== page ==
School districts with municipal elections this fall are Anoka-Hennepin, Bloomington, Duluth, East Central, Edina, Fridley, Hastings, Hinckley-Finlayson, Holdingford, Hopkins, Inver Grove Heights, Minnetonka, Mounds View, Mountain Lake, Ogilvie, Richfield, Rosemount-Apple Valley-Eagan, Roseville, Rothsay, Rush City, South Washington County, Spring Lake Park, St. Anthony-New Brighton, St. Louis Park, St. Paul, St. Peter, Wayzata, West St. Paul-Mendota Heights-Eagan and Westonka.
Special elections can be called for things like filling vacant offices or voting on ballot questions.
For example, Beltrami County will vote “yes” or “no” this election cycle on a jail sales tax. A “yes” vote is in favor of new county jail construction being funded mostly through sales and use tax. A “no” vote means the jail costs would be funded through increased property taxes.
And in Minnetonka, a special election ballot question asks voters to weigh in on repealing ranked choice voting as the method for electing a mayor and city council members.
These are just two examples of the kinds of questions that will be on ballots all around the state.
Special elections can take place on a normal Election Day or a different time of year.
Does my city, county or school district have a special election this Election Day?
The following jurisdictions vote on special election questions on Election Day: Beltrami County, Apple Valley, Edina, Marshall, North Branch and Rochester.
These counties will vote in special elections for vacant county commissioner seats: Koochiching County District 5, Lake County District 1 and Todd County District 3.
In Waseca and Wilkin counties, voters have a special primary election for county commissioners on Nov. 7, and then a general election for these seats on Feb. 13.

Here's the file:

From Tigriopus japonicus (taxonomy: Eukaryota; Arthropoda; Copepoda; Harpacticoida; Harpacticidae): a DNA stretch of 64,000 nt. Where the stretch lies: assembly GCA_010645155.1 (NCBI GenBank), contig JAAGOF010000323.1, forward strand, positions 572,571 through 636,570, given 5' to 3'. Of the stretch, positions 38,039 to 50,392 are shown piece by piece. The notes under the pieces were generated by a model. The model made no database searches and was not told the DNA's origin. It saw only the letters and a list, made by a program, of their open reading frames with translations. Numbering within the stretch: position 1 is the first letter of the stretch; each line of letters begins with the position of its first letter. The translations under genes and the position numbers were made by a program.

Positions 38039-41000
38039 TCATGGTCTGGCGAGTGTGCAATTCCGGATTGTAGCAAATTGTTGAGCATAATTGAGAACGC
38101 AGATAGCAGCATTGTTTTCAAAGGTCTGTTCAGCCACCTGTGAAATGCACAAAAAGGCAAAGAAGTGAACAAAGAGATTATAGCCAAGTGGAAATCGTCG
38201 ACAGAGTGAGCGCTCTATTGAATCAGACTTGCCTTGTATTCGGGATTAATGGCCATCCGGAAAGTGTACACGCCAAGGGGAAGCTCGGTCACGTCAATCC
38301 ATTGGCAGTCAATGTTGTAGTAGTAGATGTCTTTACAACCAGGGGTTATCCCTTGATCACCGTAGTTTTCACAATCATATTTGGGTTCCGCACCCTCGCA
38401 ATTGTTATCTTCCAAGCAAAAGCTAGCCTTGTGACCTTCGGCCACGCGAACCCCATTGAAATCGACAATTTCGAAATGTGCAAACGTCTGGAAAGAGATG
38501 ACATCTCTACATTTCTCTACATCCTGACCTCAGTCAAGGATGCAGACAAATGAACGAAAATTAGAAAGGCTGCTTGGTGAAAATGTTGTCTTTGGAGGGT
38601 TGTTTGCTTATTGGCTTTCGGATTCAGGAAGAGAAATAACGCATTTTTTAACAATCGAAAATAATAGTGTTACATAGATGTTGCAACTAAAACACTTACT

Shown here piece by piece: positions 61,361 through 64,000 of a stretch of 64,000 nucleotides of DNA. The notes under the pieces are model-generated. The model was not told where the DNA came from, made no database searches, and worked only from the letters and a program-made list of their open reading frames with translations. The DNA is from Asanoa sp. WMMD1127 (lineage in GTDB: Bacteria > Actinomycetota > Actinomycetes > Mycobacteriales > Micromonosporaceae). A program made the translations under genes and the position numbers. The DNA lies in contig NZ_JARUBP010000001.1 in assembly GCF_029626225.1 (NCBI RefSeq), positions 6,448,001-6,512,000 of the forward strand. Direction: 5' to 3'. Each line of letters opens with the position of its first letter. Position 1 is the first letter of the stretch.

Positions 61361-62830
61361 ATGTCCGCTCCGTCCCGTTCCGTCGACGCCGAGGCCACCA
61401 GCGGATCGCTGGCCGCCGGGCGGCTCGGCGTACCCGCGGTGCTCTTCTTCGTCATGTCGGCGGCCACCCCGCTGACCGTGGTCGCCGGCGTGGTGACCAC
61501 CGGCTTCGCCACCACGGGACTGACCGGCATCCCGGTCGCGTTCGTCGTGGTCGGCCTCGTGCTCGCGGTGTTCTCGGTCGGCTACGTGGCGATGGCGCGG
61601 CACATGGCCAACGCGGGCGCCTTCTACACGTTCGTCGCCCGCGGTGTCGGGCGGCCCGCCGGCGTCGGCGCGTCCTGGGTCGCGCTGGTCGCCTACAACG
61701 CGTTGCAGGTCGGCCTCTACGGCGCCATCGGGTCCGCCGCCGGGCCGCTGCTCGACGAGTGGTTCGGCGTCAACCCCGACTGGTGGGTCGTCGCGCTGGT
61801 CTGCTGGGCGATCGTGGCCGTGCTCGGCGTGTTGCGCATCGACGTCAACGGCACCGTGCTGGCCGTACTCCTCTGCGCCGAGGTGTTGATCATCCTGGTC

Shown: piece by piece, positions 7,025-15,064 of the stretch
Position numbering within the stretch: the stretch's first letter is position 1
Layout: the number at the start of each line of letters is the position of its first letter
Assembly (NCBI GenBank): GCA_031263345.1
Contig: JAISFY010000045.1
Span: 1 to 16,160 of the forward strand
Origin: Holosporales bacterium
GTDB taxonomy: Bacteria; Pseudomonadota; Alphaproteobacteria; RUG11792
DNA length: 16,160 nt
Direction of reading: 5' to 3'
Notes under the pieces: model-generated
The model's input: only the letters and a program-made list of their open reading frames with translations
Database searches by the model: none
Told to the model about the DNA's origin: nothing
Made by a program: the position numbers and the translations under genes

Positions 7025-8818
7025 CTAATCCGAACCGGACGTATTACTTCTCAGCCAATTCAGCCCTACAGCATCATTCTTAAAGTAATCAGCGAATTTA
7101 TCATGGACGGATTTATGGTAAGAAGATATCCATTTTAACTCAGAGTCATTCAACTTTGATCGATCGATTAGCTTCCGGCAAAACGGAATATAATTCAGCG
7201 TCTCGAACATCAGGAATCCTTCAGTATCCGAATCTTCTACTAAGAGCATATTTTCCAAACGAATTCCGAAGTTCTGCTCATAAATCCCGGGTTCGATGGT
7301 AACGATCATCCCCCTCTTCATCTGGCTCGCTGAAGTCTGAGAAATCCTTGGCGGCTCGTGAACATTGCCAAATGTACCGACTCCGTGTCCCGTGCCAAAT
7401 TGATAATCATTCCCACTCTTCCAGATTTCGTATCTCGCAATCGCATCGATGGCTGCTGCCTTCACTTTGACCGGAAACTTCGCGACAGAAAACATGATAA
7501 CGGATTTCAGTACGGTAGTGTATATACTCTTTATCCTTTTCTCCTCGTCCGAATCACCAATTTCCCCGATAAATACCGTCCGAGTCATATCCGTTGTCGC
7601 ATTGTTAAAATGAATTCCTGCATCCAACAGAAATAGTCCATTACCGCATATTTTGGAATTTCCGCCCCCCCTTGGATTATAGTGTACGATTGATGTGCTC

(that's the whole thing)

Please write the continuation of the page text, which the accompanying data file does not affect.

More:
Appleton, Lonsdale, Mounds View and Rosemount all have special elections for city vacancies.
Some school districts have special elections this year with both ballot questions and vacancies: Columbia Heights, Montevideo, Brooklyn Center, Laporte, Fisher, Stillwater, Chisago Lakes and Gibbon-Fairfax-Winthrop.
These school districts also have questions on the ballot: St. Francis Area, Mankato, Crosby-Ironton, Pequot Lakes, Farmington, Lakeville, Osakis, Alden-Conger, Osseo, Spring Grove, Deer River, Grand Rapids, Willmar, Eden Valley-Watkins, Grand Meadow, Adrian, Stewartville, Rochester, Battle Lake, Goodridge, New Prague Area, Medford, Kerkhoven-Murdock-Sunburg, Browerville, Wabasha-Kellogg, Lewiston-Altura, Buffalo-Hanover-Montrose, Minnewaska, Wadena-Deer Creek, Buffalo Lake-Hector-Stewart, Fillmore Central, Clearbrook-Gonvick, West Central Area, Martin County West, BOLD, Howard Lake-Waverly-Winsted, Janesville-Waldorf-Pemberton, Lac qui Parle Valley, Clinton-Graceville-Beardsley, Lake Park Audubon and Russell-Tyler-Ruthton.
And these districts are holding special elections for school district vacancies: South St. Paul, Barnum, Carlton, Bagley, Nashwauk-Keewatin, International Falls, Lynd, LeRoy-Ostrander, Worthington, Nett Lake, Mountain Iron-Buhl, Melrose, Butterfield, Cambridge-Isanti, Kingsland, Pipestone Area and Westbrook-Walnut Grove.
How do I find out which candidates and questions are on my ballot?
Enter your address information into the state’s ballot finder to view a sample of what you’ll be voting on, including the names of those running and any questions you’ll be casting a vote on.